Mid-summer is a notoriously slow time in the art scene. People leave town to go to Sandestin, or else they watch high-budget, low-content movies in the safety of air-conditioned megaplexes, or else they read fiction about wealthy cliquey teenagers. Or else they buy Icees. I don’t know.
What I do know is that if a light summer novel were to take its plot points from current Memphis art shows, the main character would be “somebody’s cat from Facebook” (Paul Edelstein, at Java Cabana), the love interest would ride custom-painted motorcycles through a 1960s pop underworld (Nosy42, Gasoline Gallery), and the conflict would happen when all electronics across the world break down and everybody has to look at a new universe of unimaginable static (Gregg Haller, Gallery Fifty Six).
At Gasoline Gallery, on Broad, the unavoidable Memphis street artist Nosy42 has a show of pop collages: stenciled bombs and guns and pictures of what your mom looked like in 1959, classic film regalia, newspaper bits, compiled and decoupaged under thick layers of shellac. Nosy42 is also responsible, in his more recognizable street art style, for a purple, airbrushed painting/sign outside the gallery: the name “Gasoline,” stop-ended by a sketch of the Broad Ave water tower.
Steven Williams, Gasoline’s proprietor and the show’s curator, told me that he personally doesn’t like graffiti, particularly not the uninvited tags that crowd the walls surrounding his property. Steven is a custom automotive painter, and, when his mammoth workspace (located behind the gallery) isn’t hosting some graphically enflamed motorcycles, it is the makeshift home of his stylistically similar paintings.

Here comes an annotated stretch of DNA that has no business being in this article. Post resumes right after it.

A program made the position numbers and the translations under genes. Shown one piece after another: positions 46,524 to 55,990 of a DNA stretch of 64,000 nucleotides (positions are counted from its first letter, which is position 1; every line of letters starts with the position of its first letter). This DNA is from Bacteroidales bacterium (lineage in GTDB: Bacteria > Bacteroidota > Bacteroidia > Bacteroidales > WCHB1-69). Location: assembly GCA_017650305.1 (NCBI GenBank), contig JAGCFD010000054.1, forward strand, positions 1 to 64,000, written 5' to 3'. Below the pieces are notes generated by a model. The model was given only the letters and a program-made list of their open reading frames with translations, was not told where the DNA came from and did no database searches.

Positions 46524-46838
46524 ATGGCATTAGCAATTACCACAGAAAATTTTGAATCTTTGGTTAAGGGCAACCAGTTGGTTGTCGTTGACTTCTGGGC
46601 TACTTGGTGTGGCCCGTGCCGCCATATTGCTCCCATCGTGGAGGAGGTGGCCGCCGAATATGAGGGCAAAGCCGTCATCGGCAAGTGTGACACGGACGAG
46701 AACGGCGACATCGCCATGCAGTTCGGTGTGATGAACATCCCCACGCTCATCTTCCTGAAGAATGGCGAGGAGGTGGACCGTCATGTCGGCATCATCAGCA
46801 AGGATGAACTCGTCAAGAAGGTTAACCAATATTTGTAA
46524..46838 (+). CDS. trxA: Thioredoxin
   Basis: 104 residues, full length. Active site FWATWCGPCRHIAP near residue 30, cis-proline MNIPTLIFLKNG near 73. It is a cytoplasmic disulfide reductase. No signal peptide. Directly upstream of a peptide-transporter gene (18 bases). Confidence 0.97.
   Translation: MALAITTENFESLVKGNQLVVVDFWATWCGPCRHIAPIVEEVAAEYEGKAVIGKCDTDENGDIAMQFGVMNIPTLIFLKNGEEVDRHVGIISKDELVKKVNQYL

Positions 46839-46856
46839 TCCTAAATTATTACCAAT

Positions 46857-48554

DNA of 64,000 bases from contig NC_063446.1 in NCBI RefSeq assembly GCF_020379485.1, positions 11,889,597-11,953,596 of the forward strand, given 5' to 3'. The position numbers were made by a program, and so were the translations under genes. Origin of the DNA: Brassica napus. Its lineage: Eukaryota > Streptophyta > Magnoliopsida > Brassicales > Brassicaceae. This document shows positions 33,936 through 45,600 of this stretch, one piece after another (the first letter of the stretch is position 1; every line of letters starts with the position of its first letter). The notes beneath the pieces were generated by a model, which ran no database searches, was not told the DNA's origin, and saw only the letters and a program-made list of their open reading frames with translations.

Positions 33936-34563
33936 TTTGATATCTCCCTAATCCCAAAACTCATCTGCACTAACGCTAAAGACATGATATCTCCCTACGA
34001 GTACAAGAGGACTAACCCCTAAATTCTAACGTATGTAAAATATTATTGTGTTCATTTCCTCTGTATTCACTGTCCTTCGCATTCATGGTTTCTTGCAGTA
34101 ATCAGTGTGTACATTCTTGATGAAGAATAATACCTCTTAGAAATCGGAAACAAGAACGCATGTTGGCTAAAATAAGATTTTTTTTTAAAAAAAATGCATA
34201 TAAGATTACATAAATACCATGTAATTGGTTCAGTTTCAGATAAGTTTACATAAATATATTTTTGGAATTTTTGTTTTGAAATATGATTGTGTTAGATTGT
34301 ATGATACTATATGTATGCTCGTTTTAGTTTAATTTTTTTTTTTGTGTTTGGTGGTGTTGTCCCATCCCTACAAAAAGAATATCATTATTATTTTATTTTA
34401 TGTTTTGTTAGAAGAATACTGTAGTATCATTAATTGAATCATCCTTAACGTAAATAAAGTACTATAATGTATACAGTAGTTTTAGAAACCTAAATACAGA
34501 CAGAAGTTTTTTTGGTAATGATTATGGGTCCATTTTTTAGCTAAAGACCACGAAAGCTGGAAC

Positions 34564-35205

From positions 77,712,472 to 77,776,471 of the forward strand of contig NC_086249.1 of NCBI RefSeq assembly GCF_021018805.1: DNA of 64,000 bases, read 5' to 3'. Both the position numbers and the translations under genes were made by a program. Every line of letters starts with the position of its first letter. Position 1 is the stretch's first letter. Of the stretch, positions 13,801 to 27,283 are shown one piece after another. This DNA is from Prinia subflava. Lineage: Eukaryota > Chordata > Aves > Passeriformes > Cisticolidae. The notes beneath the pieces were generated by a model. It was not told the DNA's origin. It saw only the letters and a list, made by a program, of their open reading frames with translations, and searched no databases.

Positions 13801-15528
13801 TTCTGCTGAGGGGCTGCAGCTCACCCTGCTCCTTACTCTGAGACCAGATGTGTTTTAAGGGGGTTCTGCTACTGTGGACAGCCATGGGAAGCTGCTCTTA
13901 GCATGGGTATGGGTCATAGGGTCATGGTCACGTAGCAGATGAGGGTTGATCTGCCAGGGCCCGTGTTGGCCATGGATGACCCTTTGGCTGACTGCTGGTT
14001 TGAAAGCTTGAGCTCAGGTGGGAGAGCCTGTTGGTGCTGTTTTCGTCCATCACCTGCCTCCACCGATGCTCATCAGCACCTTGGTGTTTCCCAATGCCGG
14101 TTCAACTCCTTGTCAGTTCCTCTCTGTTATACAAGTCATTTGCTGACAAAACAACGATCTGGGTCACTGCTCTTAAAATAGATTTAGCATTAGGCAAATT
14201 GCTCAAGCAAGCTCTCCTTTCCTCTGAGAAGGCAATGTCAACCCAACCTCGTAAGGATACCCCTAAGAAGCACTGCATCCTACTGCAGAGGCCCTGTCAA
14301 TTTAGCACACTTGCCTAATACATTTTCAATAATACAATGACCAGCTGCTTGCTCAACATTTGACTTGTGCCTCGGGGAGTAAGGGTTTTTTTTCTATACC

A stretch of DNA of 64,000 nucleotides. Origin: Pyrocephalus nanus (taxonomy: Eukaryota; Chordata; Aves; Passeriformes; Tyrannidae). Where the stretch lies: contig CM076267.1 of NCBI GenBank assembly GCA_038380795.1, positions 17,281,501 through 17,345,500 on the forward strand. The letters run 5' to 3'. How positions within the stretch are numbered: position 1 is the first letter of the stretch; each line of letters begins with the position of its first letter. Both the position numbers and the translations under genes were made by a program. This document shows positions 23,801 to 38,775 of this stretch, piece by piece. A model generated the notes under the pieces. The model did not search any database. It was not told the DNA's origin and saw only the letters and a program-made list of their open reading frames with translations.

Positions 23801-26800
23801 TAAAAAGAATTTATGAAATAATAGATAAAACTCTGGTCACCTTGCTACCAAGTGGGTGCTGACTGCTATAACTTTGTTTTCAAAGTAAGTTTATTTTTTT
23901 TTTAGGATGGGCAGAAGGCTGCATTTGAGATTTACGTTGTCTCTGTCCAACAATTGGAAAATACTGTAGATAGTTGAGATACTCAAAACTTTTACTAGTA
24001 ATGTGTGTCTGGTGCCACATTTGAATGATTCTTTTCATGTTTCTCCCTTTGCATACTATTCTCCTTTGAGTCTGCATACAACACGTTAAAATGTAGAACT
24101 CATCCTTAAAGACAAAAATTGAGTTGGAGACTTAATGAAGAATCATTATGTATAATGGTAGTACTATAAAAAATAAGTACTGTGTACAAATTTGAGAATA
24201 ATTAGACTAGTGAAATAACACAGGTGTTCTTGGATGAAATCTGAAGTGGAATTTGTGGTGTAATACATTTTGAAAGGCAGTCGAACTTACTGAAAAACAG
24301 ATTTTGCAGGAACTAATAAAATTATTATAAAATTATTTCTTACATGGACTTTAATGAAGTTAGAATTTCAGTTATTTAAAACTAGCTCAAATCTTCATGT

At the David Perry Smith Gallery, “Green,” curated by gallery intern Natalie Brashear, is all over the map: rough, cheese-grater abstracts by Collierville-based painter Mike Coulson, some miniature, meticulous, thick-framed paintings called “Treescapes” by Andy Reed, as well as canonical Southern landscapes by painter Jeanne Seagle. The gallery’s back room, which, happily, is painted a pale metallic green, holds some rather beautiful Charles Ivey encaustics, and one toxic-event-looking abstract by Paul Vinsonhaler.
At Gallery Fifty-Six, on Central, a no-holds-barred incredible show called “Causal Momentum,” opened last weekend, featuring work by local artist Gregg Haller. Haller, a self-educated painter and lay mathematician, produced a body of 18 paintings over the past year, working steadily on several canvases at a time in his small apartment. Haller doesn’t have a home phone or computer, and his paintings look like the work of someone whose focus developed in under semi-hermetic conditions. Which is to say, the cumulative product of a lot of uninterrupted labor, and obvious, singular focus.
Haller’s paintings appear, to me, like a direct transcription of the breakdown of a thought process: frenzied, black, white and grey marks, half-symbols, thick-layered, voiding each other in the canvas’ static grounds. He told me that he considers this body of work to be anterior to his previous works: hand-drawn, mathematically reasoned variations on the form of the cube. He describes his previous, mathematical/visual processes as tantamount to piling single granules of sand together, one after the other, until the resultant mountain of sand capsizes under its own weight. The process of making these latest paintings, he says, felt like that avalanche.
Paul Edelstein also has new paintings on display amidst the Java Cabana bric-a-brac. Among the works: loose figurative pieces, a wall of folk artsy flowers (which fit nicely next to Java’s teal wall color), and one glaring, white cat.